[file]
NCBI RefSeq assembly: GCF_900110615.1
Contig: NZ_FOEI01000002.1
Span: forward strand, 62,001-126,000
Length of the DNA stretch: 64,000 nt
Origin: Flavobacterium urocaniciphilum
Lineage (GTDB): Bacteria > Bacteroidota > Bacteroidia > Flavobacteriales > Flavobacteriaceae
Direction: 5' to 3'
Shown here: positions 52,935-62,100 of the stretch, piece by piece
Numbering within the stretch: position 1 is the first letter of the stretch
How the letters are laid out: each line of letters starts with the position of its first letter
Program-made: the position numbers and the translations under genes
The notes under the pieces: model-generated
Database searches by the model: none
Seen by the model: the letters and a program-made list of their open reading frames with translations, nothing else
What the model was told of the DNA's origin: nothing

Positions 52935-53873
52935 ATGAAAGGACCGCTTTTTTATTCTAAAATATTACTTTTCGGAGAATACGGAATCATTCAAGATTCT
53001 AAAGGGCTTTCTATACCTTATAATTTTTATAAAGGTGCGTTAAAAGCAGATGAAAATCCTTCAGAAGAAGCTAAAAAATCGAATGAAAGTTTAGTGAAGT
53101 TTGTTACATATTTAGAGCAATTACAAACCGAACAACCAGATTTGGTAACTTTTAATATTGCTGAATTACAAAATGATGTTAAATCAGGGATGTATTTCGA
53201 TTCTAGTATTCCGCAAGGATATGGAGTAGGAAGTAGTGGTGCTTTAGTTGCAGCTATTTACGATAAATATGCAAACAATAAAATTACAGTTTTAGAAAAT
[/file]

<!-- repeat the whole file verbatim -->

NCBI RefSeq assembly: GCF_900110615.1
Contig: NZ_FOEI01000002.1
Span: forward strand, 62,001-126,000
Length of the DNA stretch: 64,000 nt
Origin: Flavobacterium urocaniciphilum
Lineage (GTDB): Bacteria > Bacteroidota > Bacteroidia > Flavobacteriales > Flavobacteriaceae
Direction: 5' to 3'
Shown here: positions 52,935-62,100 of the stretch, piece by piece
Numbering within the stretch: position 1 is the first letter of the stretch
How the letters are laid out: each line of letters starts with the position of its first letter
Program-made: the position numbers and the translations under genes
The notes under the pieces: model-generated
Database searches by the model: none
Seen by the model: the letters and a program-made list of their open reading frames with translations, nothing else
What the model was told of the DNA's origin: nothing

Positions 52935-53873
52935 ATGAAAGGACCGCTTTTTTATTCTAAAATATTACTTTTCGGAGAATACGGAATCATTCAAGATTCT
53001 AAAGGGCTTTCTATACCTTATAATTTTTATAAAGGTGCGTTAAAAGCAGATGAAAATCCTTCAGAAGAAGCTAAAAAATCGAATGAAAGTTTAGTGAAGT
53101 TTGTTACATATTTAGAGCAATTACAAACCGAACAACCAGATTTGGTAACTTTTAATATTGCTGAATTACAAAATGATGTTAAATCAGGGATGTATTTCGA
53201 TTCTAGTATTCCGCAAGGATATGGAGTAGGAAGTAGTGGTGCTTTAGTTGCAGCTATTTACGATAAATATGCAAACAATAAAATTACAGTTTTAGAAAAT